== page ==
The starting point for Gothic literature is Horace Walpole’s (1717-1797) The Castle of Otranto of 1764, but certainly the best known novel of the genre is Mary Shelley’s (1797-1851) Frankenstein or the Modern Prometheus of 1818. This book contains the seeds of what would later become horror and future science fiction, where the monster, who comes to life thanks to lightning, embodies a nature that rebels against the delirious excesses of scientific reasoning represented by Dr Frankenstein himself. In the meantime the sentimental novel had already emerged with the works of Samuel Richardson (1689-1761), of which Pamela or the Recognised Virtue of 1741 and Clarissa of 1747 are the two best known works, defining the figures of the heroine, in the first, and the anti-heroine, in the second. In 1791, with Justine or the misfortunes of virtue by the Marquis de Sade (Donatien-Alphonse-François de Sade 1740-1814), the libertine novel came to life. In 1841, The Crimes of the Rue Morgue by Edgar Allan Poe (1809-1849) appeared in a Philadelphia periodical, the progenitor of the detective genre, although still deeply imbued with the typical Gothic characters assigned to it by the murderous gorilla. The modern detective novel is generally traced back to 1868 with Wilkie Collins’ The Moonstone. The social novel, on the other hand, began with universally known titles and authors: The Three Musketeers and The Count of Monte Cristo by Alexandre Dumas (1802-1870), both in 1844; Victor Hugo’s (1802-1885) Les Miserables in 1862. The protagonists of this genre are bourgeois who, despite having suffered profound injustices, are able to redeem themselves thanks to their heroic and superhuman strength of will, a heroism that has the characteristics of what in the decadentist era became Nietzsche’s superhumanism. Meanwhile, in 1864, Jules Verne’s (1828-1905) Journey to the Centre of the Earth was published, the forefather of science fiction, while Herbert George Wells’ (1866-1949) Time Machine was published in 1895.
When Romanticism was born in 1813, with the publication of De l’Allemagne by Madame de Staël (Anne-Louise Germaine Necker, Baroness of Staël-Holstein 1766-1817), it brought with it elements typical of the Enlightenment’s impulse towards emancipation, as well as the more obscure characteristics that had become apparent with the Gothic, and a great attention to the discovery of the national roots of the various European countries. This last aspect, which towards the end of the century, with the unrealistic attitudes of decadentism and symbolism, would change into nationalism.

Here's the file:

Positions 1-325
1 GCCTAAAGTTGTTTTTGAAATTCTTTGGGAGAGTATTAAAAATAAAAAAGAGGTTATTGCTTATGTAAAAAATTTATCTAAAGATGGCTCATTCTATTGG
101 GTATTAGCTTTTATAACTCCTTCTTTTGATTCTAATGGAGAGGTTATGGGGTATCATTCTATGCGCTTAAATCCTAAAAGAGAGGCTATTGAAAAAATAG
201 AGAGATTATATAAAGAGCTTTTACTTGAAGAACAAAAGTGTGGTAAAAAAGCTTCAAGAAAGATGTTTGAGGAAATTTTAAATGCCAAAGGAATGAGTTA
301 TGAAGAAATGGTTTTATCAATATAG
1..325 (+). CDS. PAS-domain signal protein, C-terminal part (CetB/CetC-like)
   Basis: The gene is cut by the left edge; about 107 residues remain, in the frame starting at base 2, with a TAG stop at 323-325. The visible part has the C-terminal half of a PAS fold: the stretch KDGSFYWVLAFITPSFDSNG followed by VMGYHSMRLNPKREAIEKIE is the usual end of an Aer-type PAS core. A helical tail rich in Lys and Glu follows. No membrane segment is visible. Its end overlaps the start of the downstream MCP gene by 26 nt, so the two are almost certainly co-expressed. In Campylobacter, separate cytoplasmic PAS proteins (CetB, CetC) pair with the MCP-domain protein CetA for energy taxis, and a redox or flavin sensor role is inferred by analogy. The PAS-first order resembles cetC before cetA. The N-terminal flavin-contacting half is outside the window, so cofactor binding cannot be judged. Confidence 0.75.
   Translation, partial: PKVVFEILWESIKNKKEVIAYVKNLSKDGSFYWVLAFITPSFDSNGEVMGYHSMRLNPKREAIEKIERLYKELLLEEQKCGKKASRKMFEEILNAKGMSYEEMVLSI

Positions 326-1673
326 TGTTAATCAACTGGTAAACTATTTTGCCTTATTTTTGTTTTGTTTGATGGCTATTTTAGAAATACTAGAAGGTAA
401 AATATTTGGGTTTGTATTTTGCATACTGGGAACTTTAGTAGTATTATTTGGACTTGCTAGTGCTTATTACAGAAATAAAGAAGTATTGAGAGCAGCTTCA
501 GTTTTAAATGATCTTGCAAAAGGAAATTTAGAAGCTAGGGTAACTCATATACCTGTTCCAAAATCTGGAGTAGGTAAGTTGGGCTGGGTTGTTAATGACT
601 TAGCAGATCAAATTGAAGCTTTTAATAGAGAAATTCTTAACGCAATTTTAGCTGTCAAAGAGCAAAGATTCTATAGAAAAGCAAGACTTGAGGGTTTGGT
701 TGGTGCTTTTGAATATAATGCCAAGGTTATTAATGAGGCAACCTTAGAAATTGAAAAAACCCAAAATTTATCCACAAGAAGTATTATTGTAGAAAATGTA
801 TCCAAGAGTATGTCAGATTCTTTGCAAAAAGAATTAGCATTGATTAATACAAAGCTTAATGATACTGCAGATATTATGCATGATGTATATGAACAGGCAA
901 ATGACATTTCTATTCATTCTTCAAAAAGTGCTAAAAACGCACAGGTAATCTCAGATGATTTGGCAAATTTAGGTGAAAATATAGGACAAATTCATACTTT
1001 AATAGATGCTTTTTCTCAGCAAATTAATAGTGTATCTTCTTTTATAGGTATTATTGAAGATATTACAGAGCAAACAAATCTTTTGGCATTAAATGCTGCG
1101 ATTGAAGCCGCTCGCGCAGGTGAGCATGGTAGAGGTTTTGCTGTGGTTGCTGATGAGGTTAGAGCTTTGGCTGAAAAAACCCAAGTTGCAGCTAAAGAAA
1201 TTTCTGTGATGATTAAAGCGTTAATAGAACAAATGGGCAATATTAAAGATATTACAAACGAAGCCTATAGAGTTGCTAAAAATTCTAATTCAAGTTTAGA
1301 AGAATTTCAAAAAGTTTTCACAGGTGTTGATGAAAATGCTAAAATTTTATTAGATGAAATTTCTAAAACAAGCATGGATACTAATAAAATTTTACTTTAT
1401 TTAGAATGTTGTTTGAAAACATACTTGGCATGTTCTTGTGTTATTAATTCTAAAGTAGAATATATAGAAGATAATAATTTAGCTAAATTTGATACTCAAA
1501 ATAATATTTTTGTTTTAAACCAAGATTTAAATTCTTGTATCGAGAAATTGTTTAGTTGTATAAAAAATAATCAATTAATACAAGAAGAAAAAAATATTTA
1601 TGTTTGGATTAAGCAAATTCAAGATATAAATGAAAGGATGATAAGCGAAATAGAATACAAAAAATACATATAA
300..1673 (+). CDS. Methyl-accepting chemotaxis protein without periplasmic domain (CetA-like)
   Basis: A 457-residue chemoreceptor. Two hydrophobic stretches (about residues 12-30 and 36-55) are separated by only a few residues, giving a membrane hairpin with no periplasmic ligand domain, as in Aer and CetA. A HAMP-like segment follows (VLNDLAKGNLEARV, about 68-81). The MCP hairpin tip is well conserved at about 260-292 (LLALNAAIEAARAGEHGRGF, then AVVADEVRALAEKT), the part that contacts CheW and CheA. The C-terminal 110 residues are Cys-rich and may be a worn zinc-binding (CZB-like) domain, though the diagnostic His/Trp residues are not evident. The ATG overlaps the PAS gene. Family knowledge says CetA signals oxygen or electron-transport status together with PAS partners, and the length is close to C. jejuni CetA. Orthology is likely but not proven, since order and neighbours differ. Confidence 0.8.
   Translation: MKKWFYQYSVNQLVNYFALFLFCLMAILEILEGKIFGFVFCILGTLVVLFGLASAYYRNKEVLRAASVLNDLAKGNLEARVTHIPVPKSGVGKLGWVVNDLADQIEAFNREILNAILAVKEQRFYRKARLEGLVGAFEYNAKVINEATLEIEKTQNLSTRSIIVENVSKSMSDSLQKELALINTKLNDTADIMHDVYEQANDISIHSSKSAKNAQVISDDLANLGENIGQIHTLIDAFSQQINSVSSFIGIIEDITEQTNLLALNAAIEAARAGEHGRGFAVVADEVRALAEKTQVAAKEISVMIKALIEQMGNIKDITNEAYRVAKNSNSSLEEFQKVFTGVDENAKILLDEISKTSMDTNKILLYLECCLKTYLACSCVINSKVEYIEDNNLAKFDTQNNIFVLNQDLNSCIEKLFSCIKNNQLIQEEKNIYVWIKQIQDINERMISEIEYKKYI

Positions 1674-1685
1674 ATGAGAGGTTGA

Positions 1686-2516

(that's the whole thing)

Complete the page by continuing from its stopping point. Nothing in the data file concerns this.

Also within the 19th century body of thought were the great social movements that responded to the increasing pressure from the development of industry and capitalism. Thus, first came utopian socialism and, in 1848, scientific socialism, which Marx (1818-1883) and Engels (1820-1895) referred to as communism.
Theodore Von Holst, illustration from the inside cover of the 1831 edition of Frankenstein.
– Romance novel 1741 Pamela or virtue acknowledged and in 1747 Clarissa by Samuel Richardson
– Libertine novel 1791 Justine or the misfortunes of virtue by the Marquis de Sade
– Social Novel 1844 The Three Musketeers and The Count of Monte Cristo by Alexandre Dumas, 1862 Les Miserables by Victor Hugo
– 1841 The Crimes of the Rue Morgue by Edgar Allan Poe , Modern detective story 1868 The Moonstone by Wilkie Collins
– Science Fiction 1864 Journey to the Centre of the Earth by Jules Verne, 1895 The Time Machine by Herbert George Wells
– Romanticism brought with it both elements typical of the Enlightenment, such as the impulse towards emancipation, and the darker characters that had made their way into the Gothic.
– Romanticism also paid a great deal of attention to the discovery of the national roots of the various European countries, an aspect that by the end of the century, with the unrealistic attitudes of decadentism and symbolism, would change into nationalism.
– 1813 Madame de Staël’s De l’Allemagne, a work that is generally recognised as the beginning of Romanticism.
– 1815-48 Popular movements
– The 1940s saw the development of Realist painting
– 1848 Springtime of the Peoples
– 1848 Communist Manifesto by Karl Marx and Friedrich Engels (differentiates utopian socialism from scientific socialism or communism)
– 1842 La Comédie humaine by Honoré de Balzac
– From the 1950s onwards literary Naturalism develops
– 1859 The Origin of Species by Charles Darwin
In 1870, following the introduction of oil and electricity, the second industrial revolution took place, which gave new impetus to the technologies used by industry. Ten years later, modernism was born, mainly characterised by the Art Nouveau taste, but which brought within itself the already mentioned decadentism and symbolism, the latter having already gained momentum with Baudelaire in the middle of the century. It was precisely the vague and contemptuous attitudes towards the bourgeoisie of these two currents, even though they still coexisted with the impulse towards civil emancipation, that led within a few years to the nationalisms that were made concrete in the following century by Fascism and Nazism. Moreover, both currents picked up the dark legacy born of the Gothic movement and, looking back, its omens already seem to warn of the precipice of the First World War and its devastation.
– 1870 Second Industrial Revolution Introduction of electricity, oil and chemicals
– 1874 Impressionism
– 1875 Literary verism
– 1880 ca. Modernism
mainly linked to Art Nouveau, but the movement includes many elements:
– 1886 Symbolist manifesto, Symbolist poetry has its progenitor in Baudelaire already in the middle of the century
– William Morris’ Arts and Crafts